In business, successful teams must begin with trust

Important steps your company can take to build an effective team and take your business to the next level

Scott Carroll

Is your business delivering everything you’d like it to? Is it living up to its potential – to its promise? If so, that’s great! This article can help you take your business to the next level. If it’s not, then read on.

Marcus Lemonis, business expert and star of CNBC’s hit show “The Profit” says a common thread among underperforming business is “not understanding the importance of people in your business. You get these small-business owners who really believe they’re the face and engine behind the business, when in fact they’re nothing more than the conductor or the coach.” In its purest form, their job is to select, develop and engage good people – the right people. In short, business owners need to build effective teams.

Creating high-performance teams

Research shows that productive, high-functioning teams make quicker, better-quality decisions; leverage the skills and opinions of all team members; and embrace healthy conflict as a means to strengthen the team and maximize results. They are also more fun to be part of!

The concept of team is simple, but creating and maintaining cohesive and productive teams takes focused effort. Many leaders focus teams on creating results and while results are critical to business success, there are other critical areas that need to be developed first. Patrick Lencioni, author of the international best-seller “The Five Dysfunctions of a Team” tells us that the five behaviors of a cohesive team include building trust, mastering conflict, achieving commitment, embracing accountability and then finally focusing on results. Of the five behaviors, trust is the most critical – the foundation that effective, productive teams are built on.

Let’s take a minute to align on what we mean by trust. A standard definition of trust is “the firm belief in the reliability, truth, ability or strength of someone or something.” For building teams, we’re talking about something different – something more powerful. For the purposes of building a cohesive team, Lencioni defines trust as “the confidence among team members that their peers’ intentions are good, and that there is no reason to be protective or careful around the group. In essence, teammates must get comfortable being vulnerable with one another.”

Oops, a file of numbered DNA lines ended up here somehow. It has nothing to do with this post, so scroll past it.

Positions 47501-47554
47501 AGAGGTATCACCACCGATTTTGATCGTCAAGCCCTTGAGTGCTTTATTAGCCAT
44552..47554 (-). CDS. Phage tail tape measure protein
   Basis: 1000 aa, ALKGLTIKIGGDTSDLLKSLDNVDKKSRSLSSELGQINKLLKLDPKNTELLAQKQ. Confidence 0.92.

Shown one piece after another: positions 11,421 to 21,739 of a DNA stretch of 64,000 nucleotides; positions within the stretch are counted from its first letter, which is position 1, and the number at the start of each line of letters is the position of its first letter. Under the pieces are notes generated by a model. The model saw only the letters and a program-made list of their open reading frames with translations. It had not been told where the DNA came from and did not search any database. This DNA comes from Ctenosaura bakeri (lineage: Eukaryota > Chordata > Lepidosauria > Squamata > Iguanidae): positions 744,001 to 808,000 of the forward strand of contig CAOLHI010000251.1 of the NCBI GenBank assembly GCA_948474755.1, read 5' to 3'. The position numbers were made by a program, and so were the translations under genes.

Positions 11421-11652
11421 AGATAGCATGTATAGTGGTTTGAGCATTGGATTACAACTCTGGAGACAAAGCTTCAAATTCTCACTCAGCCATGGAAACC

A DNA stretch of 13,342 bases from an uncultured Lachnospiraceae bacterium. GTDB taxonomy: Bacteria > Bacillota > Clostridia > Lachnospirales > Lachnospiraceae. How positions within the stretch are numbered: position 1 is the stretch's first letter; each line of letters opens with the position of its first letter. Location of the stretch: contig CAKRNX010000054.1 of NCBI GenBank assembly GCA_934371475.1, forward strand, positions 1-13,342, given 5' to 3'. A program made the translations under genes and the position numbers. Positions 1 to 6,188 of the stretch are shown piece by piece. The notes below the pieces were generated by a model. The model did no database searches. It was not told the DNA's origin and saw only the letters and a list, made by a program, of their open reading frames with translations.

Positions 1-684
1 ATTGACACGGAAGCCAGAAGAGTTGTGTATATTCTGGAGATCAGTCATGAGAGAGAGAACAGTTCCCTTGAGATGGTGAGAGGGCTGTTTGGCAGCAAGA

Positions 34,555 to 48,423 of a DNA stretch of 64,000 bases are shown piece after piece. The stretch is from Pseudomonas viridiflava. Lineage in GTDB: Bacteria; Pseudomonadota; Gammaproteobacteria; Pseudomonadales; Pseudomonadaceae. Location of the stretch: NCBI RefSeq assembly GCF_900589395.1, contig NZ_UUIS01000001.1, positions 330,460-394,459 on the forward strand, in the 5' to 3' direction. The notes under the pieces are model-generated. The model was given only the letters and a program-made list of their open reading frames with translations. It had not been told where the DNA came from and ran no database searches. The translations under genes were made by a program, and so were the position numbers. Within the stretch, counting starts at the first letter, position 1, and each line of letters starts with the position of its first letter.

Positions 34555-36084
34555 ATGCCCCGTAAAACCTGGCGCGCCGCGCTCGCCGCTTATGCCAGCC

So how can you determine level of trust in your organization?

A team trust self-assessment

Here’s a simple self-assessment to help you understand your team’s level of trust. Use the following scale to indicate how each statement applies to your team: 3 = Usually / 2 = Sometimes / 1 = Rarely

Be sure to answer each statement honestly and without over-thinking.

A: Team members acknowledge their mistakes and weaknesses to one another.
B: Team members actively ask one another for input regarding their areas of responsibility.
C: Team members are genuine and unguarded in their communications with one another.
D: Team members willingly apologize to one another.

Now combine your scores. A total of 11-12 indicates that trust is probably not a problem for your team. A total of 8-10 indicates that trust could be a problem for your team and should be examined more closely. A total of 4-7 likely indicates an absence of trust and needs to be addressed.

Developing trust

Building trust doesn’t happen overnight. Trust is earned over time, after multiple shared experiences, and through an in-depth understanding of one another. Some important steps to help build trust include:

1 – Understand your current environment and situation by using reliable diagnostic tools like employee engagement surveys, personality assessments and 360-feedback mechanisms.
2 – Encourage open and honest communication among team members and with senior leadership including respectful disagreement, suggestions for improvement and the ability to admit weaknesses without fear of judgment or reprisal.
3 – Create a development-based culture that includes regular coaching conversations by and/or with leaders; focus on personal strengths rather than weaknesses.
Positive change begins with deliberate action. What steps will you take to strengthen trust among your team members?

Scott Carroll is president of Centrixity, a talent management consulting firm headquartered in Vancouver. He and his wife, Patty Carroll, founded Centrixity to help companies more effectively select, develop and engage their people. Learn more at www.centrixity.com.

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